Example for Grade 5: Informational – Ready for a Nap - ID: 791

for this response.

Ready for a Nap

  • Purpose: Informational
  • Grade: 5
  • ID No. 791

Student Response

Scoring & Annotations

Imagine a valley forest filled with squirrels, woodchucks, raccoons, and bears in the spring and summer. The valley is green, bright, and full of life. But then, at winter and fall the valley is empty. There is no one there, except for an occasional raccoon or squirrel. Where are they? They’re in hibernation. Hibernation is a four month to five month deep sleep that starts when fall ends and ends when spring comes.

Bears and other animals find a small shelter for themselves and sleep in it. Before hibernation these animals stock up on food. Every day that comes by they eat and eat, and eat. To sleep for four to five months without food needs a lot of preparation. As they grow fatter they start looking for something else, their winter den. They search for a place that is strong and can hold for the winter. Near their time to hibernate they start slowing down, they no longer run down the hills and play. Then one day the animals go into their den, curl up in one corner and fall into a deep sleep. Scientist have taken blood samples from hibernating animals, they have found something that makes them sleepy. They do not yet know what it is but they will find out. Scientists did and experiment to see if it works on other animals. They took blood from hibernating ground squirrels and injected it into a different group of ground squirrels that do not hibernate. Not long after, the energetic squirrels curled up and started hibernating. Scientists call the substance inside the hibernating animals blood HIT.

Now you may think, “How is it possible to not eat and drink for such a long time?” Hibernating animals have normal white fat but, they also have this special type of brown fat. This fat acts as a restaurant, serving energy when it is needed. When the animals are in need of energy this fat starts making energy then pumps the energy in to the most important parts of the animal’s body, the brain, heart, and lungs. Like it says in the Do Not Disturb: The Mysteries Of Animal Hibernation, “A hibernating animal must warm up before it can wake up, and its brain has to warm up first in order to send messages to the rest of the body to get moving.” After that the brown fat starts making more and more energy till the mammal wakes up.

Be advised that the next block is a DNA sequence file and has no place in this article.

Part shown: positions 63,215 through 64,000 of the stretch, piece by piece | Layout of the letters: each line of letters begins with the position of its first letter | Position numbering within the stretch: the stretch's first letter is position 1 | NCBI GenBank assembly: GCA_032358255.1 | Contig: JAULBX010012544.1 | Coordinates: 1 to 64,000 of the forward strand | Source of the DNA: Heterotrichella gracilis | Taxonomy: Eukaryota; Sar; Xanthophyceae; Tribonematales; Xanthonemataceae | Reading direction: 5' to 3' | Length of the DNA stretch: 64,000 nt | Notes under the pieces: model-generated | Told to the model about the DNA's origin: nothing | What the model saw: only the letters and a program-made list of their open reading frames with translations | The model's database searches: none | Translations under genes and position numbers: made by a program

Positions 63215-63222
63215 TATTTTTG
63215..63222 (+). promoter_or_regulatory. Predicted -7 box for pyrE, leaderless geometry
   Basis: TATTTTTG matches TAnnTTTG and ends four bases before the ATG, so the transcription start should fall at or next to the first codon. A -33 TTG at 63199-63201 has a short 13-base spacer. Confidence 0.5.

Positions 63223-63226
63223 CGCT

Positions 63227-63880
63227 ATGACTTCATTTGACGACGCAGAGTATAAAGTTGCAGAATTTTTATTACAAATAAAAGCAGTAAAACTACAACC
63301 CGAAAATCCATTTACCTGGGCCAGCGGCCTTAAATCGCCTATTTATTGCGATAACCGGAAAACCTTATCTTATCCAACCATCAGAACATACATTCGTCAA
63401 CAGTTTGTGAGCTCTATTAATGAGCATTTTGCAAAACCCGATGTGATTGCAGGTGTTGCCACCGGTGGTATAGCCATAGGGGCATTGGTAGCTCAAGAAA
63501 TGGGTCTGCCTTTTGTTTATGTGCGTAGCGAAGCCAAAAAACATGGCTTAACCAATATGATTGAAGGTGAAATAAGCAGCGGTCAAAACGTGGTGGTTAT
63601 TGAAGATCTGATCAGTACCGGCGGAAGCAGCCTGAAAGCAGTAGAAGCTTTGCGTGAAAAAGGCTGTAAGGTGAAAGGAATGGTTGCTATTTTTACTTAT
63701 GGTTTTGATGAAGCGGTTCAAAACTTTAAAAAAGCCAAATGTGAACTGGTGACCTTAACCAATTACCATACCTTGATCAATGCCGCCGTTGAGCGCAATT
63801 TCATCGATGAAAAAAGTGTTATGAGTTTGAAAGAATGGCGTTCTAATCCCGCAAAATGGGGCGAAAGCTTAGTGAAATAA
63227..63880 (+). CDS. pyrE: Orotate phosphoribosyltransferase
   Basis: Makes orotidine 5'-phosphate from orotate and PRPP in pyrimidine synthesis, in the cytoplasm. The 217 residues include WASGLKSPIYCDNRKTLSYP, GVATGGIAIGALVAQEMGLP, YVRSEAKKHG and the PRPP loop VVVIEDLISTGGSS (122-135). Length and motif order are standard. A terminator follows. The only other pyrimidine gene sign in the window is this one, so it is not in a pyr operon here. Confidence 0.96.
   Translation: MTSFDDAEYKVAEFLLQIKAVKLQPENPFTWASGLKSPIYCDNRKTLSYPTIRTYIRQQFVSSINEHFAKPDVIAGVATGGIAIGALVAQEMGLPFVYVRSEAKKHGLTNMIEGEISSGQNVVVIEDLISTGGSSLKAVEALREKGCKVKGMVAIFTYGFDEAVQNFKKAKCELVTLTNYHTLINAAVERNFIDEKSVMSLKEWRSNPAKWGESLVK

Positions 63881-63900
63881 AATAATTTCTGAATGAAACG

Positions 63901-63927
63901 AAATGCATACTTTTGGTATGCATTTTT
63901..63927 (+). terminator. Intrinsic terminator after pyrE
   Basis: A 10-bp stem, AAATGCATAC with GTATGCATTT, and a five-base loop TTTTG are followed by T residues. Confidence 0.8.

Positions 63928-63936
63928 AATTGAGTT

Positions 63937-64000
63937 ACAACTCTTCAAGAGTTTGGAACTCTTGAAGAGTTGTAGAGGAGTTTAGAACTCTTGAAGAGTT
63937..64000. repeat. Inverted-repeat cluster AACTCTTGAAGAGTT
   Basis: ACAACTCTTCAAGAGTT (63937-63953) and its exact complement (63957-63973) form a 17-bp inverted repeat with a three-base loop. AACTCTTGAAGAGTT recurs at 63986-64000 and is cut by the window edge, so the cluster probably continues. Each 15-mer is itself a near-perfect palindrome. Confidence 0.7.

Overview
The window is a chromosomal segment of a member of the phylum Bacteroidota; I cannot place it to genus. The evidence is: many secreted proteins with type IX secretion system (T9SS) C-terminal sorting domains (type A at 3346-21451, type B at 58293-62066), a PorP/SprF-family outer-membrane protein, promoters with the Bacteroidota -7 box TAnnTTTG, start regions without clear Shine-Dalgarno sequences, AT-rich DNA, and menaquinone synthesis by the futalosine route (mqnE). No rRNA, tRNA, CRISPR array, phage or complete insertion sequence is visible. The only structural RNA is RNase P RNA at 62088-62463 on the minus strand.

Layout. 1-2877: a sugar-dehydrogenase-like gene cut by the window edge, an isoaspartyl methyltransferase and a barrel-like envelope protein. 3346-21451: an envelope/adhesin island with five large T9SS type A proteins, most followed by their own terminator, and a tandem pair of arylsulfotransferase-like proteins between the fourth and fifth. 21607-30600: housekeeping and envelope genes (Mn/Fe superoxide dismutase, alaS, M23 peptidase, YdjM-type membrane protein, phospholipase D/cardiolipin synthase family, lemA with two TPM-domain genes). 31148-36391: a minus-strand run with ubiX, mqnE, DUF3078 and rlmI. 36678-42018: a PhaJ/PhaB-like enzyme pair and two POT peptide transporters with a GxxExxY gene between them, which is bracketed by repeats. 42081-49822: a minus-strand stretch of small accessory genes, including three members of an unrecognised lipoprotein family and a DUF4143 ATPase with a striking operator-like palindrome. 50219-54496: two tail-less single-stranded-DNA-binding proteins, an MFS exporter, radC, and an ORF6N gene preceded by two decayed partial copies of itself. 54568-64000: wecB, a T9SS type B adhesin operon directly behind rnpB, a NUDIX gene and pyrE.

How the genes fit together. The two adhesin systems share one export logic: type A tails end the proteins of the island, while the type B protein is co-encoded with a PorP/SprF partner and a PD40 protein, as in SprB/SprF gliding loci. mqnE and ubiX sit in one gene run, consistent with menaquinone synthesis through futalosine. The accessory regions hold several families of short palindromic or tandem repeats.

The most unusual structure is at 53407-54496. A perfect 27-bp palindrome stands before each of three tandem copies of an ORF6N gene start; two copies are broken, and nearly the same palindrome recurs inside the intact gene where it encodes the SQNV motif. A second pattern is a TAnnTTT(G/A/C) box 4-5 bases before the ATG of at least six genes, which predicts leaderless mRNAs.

During hibernation the bears heart rate drops from 40 to 50 beats a minute to 10 or 12 its temperature would drop a few degrees and it would breath slowly. There are different levels of hibernation too. Like it says in Do Not Disturb: The Mysteries of Animal Hibernation, “Animals known are he “real” hibernators, such as woodchucks and ground squirrels, sleep so deeply that they are almost impossible to wake up…. During hibernation, the woodchucks heart slows from beating 80 times a minute to only 4 or 5. Its normal body temperature of 100 degrees Fahrenheit drops to 45 or 50 degrees. But even so, every few weeks the woodchuck gets up to nibble on food and use the small toilet room in its underground burrow.” Having such a low heart rate and temperature would be almost impossible for humans! There are also in between hibernators, animals such as raccoons or skunks, wake up quite often in between winter storms to search for food.

These findings can help scientists how to make sleep remedies and how to make long distance space travel easier by sleeping through it. Hibernation keeps bears and animals in one place so it is a good time for scientists to study and test animals in hibernation. Now imagine a valley forest in the beginning of spring, the birds are back and the sky is blue. You see squirrels and rabbits bouncing about. And you, now know where they were and what they were doing. As the sky becomes dark the animals all leave to sleep but this time you have to sleep too.